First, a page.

[Skip to Content]
[Skip to Content Landing]
Article
January 1990

Alalia, Aphemia, and Aphasia

Author Affiliations

From the Division of Cognitive Neuroscience and Aging, Department of Neurology, School of Medicine, and Leonard Davis School of Gerontology, University of Southern California, Los Angeles.

Arch Neurol. 1990;47(1):85-88. doi:10.1001/archneur.1990.00530010107028
Abstract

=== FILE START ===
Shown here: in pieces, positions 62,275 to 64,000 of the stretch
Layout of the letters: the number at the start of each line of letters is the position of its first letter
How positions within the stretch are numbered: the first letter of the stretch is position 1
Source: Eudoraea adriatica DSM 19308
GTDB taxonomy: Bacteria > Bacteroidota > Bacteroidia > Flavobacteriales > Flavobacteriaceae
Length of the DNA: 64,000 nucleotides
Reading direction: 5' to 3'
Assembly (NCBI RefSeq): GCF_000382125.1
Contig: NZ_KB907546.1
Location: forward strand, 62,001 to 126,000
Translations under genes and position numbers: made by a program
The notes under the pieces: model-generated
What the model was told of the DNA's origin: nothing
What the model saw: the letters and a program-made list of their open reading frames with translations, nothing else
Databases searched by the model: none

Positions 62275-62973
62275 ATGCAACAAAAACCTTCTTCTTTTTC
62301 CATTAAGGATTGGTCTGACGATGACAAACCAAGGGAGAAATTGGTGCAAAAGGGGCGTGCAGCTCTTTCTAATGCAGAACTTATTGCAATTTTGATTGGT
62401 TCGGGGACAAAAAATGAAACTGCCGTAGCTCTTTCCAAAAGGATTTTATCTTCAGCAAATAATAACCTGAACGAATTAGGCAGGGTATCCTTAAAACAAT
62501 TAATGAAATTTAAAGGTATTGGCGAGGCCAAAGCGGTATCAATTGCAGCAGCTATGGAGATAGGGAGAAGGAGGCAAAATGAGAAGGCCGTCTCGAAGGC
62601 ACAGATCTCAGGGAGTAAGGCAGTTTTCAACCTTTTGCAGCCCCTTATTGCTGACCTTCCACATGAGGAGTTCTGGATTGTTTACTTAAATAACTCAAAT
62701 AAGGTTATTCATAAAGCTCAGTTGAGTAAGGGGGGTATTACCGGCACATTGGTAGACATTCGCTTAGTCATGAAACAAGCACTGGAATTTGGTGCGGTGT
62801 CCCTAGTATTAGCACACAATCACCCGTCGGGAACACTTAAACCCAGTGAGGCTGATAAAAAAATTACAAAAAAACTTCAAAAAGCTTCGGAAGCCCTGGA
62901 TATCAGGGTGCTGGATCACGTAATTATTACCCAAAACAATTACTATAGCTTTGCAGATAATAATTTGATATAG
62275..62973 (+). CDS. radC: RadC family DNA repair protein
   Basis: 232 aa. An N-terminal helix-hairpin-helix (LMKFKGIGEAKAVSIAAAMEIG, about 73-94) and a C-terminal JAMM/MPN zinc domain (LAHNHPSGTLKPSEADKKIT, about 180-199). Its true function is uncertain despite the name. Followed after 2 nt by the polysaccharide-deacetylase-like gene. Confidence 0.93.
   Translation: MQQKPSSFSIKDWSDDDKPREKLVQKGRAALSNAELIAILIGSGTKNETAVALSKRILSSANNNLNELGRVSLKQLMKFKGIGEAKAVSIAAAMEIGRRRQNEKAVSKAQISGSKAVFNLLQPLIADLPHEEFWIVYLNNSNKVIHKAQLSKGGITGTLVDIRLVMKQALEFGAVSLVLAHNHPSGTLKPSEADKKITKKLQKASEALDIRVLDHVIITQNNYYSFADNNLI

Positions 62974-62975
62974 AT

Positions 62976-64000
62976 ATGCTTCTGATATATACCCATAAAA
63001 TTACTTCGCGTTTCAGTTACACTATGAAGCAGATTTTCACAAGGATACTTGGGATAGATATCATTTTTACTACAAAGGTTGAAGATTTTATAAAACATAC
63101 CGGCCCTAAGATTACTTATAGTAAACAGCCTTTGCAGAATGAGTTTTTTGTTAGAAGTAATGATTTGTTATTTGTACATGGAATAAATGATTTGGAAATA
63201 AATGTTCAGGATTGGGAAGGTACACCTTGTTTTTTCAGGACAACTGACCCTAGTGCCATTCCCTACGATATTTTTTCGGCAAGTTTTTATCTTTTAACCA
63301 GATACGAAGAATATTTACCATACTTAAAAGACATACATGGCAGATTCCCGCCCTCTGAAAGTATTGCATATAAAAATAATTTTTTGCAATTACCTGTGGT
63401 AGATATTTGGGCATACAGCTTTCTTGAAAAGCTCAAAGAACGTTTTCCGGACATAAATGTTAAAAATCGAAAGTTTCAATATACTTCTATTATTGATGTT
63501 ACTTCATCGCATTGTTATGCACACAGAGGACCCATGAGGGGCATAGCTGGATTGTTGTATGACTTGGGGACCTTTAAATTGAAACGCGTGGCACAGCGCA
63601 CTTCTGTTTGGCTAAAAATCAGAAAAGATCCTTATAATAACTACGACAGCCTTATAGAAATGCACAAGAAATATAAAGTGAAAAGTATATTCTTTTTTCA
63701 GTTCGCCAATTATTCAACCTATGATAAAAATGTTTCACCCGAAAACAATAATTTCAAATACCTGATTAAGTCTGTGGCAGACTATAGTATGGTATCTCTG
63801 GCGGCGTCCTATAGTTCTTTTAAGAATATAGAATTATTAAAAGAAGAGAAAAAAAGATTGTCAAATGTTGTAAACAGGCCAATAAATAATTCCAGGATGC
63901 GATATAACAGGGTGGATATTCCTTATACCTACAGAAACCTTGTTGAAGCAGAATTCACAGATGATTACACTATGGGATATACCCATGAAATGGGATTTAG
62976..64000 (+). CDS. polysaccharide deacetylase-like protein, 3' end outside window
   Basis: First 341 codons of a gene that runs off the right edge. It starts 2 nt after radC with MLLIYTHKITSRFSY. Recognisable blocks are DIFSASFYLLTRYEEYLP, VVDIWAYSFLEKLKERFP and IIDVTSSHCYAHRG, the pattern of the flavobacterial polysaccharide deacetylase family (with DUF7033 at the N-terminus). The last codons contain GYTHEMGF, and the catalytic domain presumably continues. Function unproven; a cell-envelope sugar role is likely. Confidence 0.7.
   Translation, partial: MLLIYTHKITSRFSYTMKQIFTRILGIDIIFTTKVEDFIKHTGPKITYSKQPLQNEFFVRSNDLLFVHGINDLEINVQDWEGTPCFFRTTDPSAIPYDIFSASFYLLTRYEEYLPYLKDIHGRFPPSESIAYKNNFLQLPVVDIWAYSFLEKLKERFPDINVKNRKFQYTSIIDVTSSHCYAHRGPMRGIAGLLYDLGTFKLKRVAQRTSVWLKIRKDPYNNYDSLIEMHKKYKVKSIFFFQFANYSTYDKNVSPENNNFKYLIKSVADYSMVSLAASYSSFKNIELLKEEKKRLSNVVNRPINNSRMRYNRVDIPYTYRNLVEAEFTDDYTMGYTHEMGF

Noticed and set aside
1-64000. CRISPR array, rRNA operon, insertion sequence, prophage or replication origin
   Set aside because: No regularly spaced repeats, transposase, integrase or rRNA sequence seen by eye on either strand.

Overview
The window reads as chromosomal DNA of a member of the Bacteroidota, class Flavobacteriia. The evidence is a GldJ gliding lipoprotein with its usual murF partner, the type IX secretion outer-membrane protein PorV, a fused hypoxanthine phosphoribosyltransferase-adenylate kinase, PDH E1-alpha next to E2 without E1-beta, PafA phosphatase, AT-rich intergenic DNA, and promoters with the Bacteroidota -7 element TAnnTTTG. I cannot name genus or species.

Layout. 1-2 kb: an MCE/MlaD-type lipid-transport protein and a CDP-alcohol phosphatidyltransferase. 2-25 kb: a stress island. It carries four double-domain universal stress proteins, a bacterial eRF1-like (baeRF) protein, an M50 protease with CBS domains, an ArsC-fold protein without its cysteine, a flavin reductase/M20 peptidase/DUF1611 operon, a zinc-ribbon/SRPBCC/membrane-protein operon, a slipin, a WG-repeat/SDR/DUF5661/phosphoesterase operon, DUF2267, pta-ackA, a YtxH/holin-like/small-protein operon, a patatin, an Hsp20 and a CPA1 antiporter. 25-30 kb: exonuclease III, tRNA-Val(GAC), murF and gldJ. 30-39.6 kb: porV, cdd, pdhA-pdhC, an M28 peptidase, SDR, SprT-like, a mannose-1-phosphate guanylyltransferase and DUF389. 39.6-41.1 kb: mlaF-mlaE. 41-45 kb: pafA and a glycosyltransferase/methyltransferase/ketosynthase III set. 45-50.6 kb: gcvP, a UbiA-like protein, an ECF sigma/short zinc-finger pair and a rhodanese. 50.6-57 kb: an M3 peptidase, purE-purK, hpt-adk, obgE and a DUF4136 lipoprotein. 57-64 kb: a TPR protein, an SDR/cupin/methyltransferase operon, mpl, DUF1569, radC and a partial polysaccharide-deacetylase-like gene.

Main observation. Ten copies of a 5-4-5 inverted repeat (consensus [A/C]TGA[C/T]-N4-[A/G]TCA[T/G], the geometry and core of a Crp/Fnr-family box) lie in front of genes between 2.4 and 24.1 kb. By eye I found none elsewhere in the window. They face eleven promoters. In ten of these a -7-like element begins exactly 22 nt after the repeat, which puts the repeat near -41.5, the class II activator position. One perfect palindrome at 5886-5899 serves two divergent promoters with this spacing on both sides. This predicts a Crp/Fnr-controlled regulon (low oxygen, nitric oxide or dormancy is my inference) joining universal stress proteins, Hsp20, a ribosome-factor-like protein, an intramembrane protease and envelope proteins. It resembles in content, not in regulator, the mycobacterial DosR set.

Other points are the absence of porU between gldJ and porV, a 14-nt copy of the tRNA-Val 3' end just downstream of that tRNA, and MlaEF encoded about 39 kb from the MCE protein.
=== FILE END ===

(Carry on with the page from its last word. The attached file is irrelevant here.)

• In the 1860s, vigorous debate followed Paul Broca's seminal aphasiological observations. Scientific, philosophical, and personal disagreements affected ensuing nosological disputes. Competing terms to designate disorders of speech and language were alalia (used by Jacques Lordat), aphemia (coined by Broca), and the ultimately triumphant aphasia (introduced by Armand Trousseau). How these designations came into being, how they were used, and how they were received by the scientific community reflected controversies surrounding the birth of modern aphasiology.

×